The Right to Root: Constructing a Claim to Control Devices from the Right to Privacy


  • Ot van Daalen


Privacy, Self-Determination, Smart Devices, The Right to Root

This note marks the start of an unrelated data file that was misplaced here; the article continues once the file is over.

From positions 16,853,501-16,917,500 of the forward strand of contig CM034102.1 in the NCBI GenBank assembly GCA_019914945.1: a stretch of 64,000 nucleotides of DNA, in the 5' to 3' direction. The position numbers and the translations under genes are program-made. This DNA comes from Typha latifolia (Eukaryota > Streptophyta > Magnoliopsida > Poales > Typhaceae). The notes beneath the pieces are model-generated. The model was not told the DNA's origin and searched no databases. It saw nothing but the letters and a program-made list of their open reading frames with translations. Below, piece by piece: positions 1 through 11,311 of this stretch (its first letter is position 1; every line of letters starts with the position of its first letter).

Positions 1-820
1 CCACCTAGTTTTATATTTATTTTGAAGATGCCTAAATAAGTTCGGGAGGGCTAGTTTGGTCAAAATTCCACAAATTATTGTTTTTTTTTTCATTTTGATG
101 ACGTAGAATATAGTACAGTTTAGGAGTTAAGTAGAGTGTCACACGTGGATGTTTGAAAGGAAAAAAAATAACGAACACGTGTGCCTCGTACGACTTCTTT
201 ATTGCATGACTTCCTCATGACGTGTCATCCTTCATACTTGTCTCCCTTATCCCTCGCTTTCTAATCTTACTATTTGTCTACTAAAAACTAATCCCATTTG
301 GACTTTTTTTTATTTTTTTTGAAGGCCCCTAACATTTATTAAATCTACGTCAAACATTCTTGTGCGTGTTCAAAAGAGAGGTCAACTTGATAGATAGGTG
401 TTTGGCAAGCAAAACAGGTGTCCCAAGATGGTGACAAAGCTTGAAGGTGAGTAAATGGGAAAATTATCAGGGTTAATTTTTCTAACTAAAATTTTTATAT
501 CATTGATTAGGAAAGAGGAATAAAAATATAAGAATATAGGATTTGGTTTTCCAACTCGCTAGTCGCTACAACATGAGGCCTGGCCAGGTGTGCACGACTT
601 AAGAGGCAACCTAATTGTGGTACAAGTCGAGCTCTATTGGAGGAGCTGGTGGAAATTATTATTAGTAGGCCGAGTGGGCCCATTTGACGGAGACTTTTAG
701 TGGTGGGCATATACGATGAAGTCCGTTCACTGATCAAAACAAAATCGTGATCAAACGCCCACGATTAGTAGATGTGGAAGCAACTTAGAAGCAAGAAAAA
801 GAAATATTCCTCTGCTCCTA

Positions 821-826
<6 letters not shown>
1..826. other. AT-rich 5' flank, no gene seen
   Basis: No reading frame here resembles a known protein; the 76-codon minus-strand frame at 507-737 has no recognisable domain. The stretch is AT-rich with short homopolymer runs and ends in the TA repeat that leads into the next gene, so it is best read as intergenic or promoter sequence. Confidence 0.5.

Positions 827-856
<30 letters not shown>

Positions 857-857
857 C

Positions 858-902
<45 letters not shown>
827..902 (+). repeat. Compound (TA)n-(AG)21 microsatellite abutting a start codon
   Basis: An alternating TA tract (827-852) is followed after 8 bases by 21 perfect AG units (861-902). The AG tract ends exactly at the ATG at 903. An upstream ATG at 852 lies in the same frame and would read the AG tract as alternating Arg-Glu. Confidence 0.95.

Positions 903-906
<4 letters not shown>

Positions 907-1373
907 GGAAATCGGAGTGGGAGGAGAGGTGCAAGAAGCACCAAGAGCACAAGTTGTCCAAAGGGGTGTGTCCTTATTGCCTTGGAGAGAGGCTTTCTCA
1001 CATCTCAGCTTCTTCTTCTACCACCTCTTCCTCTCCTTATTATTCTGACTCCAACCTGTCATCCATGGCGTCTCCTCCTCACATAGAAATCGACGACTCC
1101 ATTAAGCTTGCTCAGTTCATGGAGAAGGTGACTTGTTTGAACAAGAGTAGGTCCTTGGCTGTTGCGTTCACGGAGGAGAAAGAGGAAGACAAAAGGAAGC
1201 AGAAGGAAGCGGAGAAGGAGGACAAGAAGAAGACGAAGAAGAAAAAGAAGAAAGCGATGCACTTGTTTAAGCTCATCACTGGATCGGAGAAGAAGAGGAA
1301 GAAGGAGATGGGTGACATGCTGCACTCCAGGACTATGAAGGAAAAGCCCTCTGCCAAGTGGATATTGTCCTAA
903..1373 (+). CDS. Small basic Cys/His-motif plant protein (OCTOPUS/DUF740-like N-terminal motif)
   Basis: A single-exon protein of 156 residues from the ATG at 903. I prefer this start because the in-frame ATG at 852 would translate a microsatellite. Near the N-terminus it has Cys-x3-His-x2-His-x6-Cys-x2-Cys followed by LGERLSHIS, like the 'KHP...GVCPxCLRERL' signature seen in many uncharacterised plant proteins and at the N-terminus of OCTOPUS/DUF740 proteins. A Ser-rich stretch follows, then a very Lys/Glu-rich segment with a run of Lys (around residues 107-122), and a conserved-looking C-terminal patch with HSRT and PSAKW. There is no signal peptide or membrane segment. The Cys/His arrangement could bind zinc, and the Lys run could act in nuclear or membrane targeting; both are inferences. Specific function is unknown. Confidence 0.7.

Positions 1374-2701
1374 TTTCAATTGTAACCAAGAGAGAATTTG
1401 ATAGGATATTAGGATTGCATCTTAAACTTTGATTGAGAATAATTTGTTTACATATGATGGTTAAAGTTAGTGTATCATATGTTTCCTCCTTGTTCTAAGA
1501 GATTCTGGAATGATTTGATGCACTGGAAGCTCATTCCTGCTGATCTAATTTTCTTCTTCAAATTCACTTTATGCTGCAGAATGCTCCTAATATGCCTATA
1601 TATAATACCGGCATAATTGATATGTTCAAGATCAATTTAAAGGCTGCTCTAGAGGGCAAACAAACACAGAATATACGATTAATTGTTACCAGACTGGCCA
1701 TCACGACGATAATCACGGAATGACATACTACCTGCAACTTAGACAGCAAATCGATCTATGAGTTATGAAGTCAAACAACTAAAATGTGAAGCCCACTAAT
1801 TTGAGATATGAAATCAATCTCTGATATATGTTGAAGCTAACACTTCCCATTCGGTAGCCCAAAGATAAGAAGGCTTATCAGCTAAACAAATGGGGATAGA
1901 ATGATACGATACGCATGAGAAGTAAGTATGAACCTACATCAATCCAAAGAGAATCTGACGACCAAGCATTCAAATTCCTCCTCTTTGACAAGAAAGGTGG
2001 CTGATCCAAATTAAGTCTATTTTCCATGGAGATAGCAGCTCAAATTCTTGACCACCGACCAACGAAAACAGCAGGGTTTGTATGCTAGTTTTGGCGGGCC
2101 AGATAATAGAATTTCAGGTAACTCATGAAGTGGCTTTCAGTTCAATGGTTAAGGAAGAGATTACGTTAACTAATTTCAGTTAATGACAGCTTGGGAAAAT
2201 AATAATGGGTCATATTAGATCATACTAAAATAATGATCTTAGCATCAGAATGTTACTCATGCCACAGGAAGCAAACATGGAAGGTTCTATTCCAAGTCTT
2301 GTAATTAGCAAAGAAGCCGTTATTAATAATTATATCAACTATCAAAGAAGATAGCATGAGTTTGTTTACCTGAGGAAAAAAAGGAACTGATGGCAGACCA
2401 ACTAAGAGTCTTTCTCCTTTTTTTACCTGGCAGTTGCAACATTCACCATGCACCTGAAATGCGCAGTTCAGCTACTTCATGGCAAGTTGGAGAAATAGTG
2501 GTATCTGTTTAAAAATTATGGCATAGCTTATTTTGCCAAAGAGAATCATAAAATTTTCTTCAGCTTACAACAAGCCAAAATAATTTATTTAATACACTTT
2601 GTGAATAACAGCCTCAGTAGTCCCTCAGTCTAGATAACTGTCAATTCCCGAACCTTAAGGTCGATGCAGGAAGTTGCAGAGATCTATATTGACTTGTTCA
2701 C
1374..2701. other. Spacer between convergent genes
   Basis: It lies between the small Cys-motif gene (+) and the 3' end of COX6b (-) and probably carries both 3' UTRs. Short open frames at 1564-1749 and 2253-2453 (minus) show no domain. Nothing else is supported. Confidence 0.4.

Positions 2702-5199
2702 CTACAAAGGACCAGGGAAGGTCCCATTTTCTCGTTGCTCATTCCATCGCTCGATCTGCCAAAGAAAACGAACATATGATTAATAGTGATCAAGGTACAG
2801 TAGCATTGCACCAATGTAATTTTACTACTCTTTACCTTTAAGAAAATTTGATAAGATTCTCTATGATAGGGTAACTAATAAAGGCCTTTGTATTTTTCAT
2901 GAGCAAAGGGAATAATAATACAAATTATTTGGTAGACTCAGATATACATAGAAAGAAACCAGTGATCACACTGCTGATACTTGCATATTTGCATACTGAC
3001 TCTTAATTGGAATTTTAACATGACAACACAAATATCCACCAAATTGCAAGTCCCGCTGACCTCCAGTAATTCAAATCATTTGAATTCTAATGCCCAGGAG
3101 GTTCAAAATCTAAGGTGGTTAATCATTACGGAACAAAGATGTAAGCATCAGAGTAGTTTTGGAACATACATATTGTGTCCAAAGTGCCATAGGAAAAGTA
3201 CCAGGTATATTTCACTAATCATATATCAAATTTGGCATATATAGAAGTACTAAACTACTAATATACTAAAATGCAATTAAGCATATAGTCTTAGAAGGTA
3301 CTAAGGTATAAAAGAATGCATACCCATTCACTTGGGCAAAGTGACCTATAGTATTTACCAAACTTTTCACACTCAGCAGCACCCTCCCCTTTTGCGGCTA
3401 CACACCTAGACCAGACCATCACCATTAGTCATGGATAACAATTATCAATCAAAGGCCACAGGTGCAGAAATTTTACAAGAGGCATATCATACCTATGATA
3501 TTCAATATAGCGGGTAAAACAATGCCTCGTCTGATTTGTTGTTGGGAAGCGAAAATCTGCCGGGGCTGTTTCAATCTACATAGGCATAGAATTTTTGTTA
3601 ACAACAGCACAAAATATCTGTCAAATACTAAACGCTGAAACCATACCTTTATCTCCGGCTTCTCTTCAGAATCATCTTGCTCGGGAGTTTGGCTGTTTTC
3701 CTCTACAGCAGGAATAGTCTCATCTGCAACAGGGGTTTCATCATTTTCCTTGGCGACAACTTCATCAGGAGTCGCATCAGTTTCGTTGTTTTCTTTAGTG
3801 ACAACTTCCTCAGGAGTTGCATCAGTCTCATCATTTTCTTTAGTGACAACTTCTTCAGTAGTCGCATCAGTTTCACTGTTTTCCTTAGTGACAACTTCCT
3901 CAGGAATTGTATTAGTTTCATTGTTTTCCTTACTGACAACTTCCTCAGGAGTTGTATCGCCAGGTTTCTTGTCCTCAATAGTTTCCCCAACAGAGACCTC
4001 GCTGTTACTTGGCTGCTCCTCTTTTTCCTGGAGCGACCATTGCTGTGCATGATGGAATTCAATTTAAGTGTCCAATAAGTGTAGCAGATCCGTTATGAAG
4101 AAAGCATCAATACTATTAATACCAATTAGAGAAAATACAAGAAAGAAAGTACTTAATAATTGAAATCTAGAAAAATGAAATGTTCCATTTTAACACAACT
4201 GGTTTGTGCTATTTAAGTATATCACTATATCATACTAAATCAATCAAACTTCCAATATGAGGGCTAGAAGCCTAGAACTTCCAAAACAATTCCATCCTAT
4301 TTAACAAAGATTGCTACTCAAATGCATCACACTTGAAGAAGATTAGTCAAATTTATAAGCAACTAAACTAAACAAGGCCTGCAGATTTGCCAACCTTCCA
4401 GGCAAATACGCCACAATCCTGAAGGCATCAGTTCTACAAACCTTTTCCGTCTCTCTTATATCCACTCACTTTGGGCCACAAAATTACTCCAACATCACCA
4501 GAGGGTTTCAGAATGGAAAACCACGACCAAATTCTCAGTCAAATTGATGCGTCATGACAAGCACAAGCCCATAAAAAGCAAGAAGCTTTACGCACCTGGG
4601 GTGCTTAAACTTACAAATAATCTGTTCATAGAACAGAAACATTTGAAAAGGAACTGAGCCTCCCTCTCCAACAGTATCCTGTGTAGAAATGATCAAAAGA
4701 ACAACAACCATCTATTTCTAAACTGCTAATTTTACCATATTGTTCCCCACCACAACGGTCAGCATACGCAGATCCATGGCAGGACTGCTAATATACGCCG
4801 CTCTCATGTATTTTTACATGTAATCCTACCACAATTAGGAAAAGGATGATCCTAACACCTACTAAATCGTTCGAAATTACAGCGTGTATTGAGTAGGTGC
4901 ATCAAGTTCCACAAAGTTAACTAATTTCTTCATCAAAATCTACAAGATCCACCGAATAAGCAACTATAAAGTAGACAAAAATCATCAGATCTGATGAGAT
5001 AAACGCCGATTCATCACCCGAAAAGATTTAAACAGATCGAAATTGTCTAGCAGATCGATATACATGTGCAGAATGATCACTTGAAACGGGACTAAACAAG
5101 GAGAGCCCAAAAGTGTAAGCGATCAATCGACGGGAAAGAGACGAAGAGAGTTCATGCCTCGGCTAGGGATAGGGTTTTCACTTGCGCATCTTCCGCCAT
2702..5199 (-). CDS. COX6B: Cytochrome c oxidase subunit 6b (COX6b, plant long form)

Empowering people with digital tools has been an enduring ideal throughout the history of computing. In some of the earlier visions, this was not only a matter of making life easier, it was also a matter of people gaining control over their digital tools. One solution to this problem which has been suggested is to provide users with a manual override to gain full control over a device, something called gaining ‘root’ – hence the ‘Right to Root’. Yet, there are no policymakers who have seriously entertained this as a possibility. For people pushing this right at a policy level, it would therefore be helpful to know whether this Right to Root can be constructed from human rights. In this article, I explore the European human rights-based arguments for a Right to Root, focusing on the right to privacy under the European Convention for Human Rights and the Charter of Fundamental Rights. I first discuss the origins of this ideal of gaining control over your own devices. I then show how users over the years have gained less control and how the Right to Root could enable them to regain control. I then explore how the Right to Root could be constructed from the right to privacy under the Convention and the Charter, by understanding it as a way to protect the values of autonomy, self-determination and seclusion. I conclude that a Right to Root can be grounded in the human right to privacy, but that further research is necessary to balance it with other interests, such as cybersecurity, traffic safety, health and intellectual property.